‘Instant Family’ director: How real life helped foster his new movie
The writer and director of 'Instant Family' talks about turning his experience as a foster parent into a movie.
Art really imitates life for writer-director Sean Anders, who became a foster parent to three kids and made a movie of it.
Instant Family stars Mark Wahlberg and Rose Byrne, characters loosely modeled on Anders and his wife, Beth. Anders describes himself as a guy who was so busy working in Hollywood (Hot Tub Time Machine, the Daddy's Home movies) that he put off having kids until he felt like he was past his prime dad years.
"I feel like emotionally I was better off to avoid it. If I had kids when I was younger, I don't know — I was such a knucklehead," said Anders, who stopped in Philadelphia recently with his family to visit Smith Memorial Playground, the Liberty Bell, and to talk about his movie.
The origins of Instant Family go back to an offhand remark that Anders once made to Beth. He joked that since he'd waited five years too long to start a family, he should just find some kids who are 5 years old. That joke turned into something quite serious — a decision to become foster parents.
He found out just how serious a few months into the process, when he wondered if he was in over his head as a pop-up pop.
"We had a conversation very much like the one that [Wahlberg and Byrne] have in the movie. Like, we wondered if we'd made a terrible mistake, and we wanted to go back to the quiet, easy life we had before," he said.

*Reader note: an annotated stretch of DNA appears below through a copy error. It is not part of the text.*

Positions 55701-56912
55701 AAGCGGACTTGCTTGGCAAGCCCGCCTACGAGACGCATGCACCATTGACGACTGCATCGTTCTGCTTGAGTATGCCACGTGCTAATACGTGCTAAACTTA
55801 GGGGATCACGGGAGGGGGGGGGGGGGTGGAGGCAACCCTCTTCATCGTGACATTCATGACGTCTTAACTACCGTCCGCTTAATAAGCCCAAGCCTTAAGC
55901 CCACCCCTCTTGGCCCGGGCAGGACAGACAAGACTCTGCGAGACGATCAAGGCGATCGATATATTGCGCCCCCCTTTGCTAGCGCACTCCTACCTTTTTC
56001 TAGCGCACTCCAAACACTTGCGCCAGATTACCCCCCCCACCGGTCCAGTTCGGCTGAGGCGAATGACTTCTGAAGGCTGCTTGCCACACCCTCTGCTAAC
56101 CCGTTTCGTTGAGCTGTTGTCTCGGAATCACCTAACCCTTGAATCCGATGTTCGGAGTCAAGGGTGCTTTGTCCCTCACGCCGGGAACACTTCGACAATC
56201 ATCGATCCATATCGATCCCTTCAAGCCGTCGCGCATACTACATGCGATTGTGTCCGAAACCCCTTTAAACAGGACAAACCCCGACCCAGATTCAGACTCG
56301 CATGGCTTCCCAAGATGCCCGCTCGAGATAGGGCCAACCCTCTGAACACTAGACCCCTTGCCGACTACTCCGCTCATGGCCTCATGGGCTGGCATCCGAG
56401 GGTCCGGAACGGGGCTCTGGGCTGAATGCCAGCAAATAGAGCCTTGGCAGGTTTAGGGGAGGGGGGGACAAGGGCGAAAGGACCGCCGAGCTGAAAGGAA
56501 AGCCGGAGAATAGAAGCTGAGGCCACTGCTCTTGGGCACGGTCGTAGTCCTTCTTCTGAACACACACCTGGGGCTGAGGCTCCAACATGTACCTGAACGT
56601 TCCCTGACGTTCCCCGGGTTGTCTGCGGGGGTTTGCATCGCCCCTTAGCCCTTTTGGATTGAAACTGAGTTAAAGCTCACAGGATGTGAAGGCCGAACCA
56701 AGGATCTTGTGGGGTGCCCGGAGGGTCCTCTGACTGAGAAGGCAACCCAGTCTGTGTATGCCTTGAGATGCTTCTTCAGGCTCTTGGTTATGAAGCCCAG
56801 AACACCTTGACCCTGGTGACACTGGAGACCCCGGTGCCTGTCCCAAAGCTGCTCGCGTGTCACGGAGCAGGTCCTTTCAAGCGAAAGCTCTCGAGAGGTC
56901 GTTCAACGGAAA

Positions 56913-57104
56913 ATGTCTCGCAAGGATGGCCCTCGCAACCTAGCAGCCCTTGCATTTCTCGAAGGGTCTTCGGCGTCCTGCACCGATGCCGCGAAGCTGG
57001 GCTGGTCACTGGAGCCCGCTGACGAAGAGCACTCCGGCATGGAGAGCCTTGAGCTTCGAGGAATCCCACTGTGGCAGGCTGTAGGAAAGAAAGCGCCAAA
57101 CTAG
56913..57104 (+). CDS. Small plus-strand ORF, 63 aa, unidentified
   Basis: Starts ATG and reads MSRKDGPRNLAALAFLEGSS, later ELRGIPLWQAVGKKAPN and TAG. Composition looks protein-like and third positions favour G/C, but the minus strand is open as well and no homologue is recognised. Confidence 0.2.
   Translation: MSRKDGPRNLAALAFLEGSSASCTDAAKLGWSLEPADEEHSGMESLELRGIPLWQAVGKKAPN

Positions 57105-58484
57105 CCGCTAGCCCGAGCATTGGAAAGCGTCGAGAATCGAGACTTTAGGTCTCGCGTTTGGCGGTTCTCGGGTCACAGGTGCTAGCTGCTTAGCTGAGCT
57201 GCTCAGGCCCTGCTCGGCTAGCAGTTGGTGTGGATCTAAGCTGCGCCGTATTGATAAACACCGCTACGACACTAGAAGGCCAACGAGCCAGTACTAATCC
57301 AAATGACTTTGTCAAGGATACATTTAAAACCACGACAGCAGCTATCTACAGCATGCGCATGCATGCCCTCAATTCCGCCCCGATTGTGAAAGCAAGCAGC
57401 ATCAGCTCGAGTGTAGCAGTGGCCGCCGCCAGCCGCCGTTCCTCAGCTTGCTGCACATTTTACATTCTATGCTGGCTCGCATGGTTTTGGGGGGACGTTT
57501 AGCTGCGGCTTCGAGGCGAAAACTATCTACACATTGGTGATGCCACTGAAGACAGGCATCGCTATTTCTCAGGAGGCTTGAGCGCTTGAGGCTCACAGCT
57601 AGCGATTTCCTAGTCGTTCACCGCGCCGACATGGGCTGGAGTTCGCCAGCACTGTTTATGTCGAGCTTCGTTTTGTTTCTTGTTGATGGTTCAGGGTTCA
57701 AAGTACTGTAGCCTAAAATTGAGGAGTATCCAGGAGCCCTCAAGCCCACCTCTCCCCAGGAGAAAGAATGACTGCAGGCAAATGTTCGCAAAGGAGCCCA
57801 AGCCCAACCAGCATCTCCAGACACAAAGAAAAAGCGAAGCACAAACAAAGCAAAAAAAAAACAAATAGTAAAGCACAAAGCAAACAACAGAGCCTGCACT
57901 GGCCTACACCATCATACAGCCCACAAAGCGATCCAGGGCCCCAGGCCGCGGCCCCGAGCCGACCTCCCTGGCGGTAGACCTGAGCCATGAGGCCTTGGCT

Instant Family is a comedy, but the humor comes from the real fears and feelings that foster parents inevitably have when they find themselves overwhelmed, from time to time, by the rigors of parenting.
"You have these thoughts that you're not proud of, because you're human, and often that's where the comedy comes from," he said.
Foster parents are often required to do superhuman things, but they are not superheroes, so there was not huge momentum in Hollywood to make a foster-care film. Fate intervened when Anders' pal Wahlberg, star of the Daddy's Home movies, was doing some charity work and had a heart-melting encounter with a young man in the foster-care system who was awaiting placement. The young man told Wahlberg that he had one goal in life: to grow up to become the parent he never had.
"I sent him the script and he called me the next day and said, 'Yes, absolutely.' After that, getting the movie made was very easy," Anders said.
Anders said he also based the movie's family on other couples he met during his foster journey. Support group meetings, for instance, were a great resource for some of the scenes in Instant Family. His own children (now officially adopted) provided inspiration — as in the film, they are Latino — and Anders and his wife are now learning Spanish. A small obstacle, Anders said, for a system that has way more kids than potential parents.
"I think the message of the movie is: no matter what, love first," said Beth Anders. "They need parents, and we're here."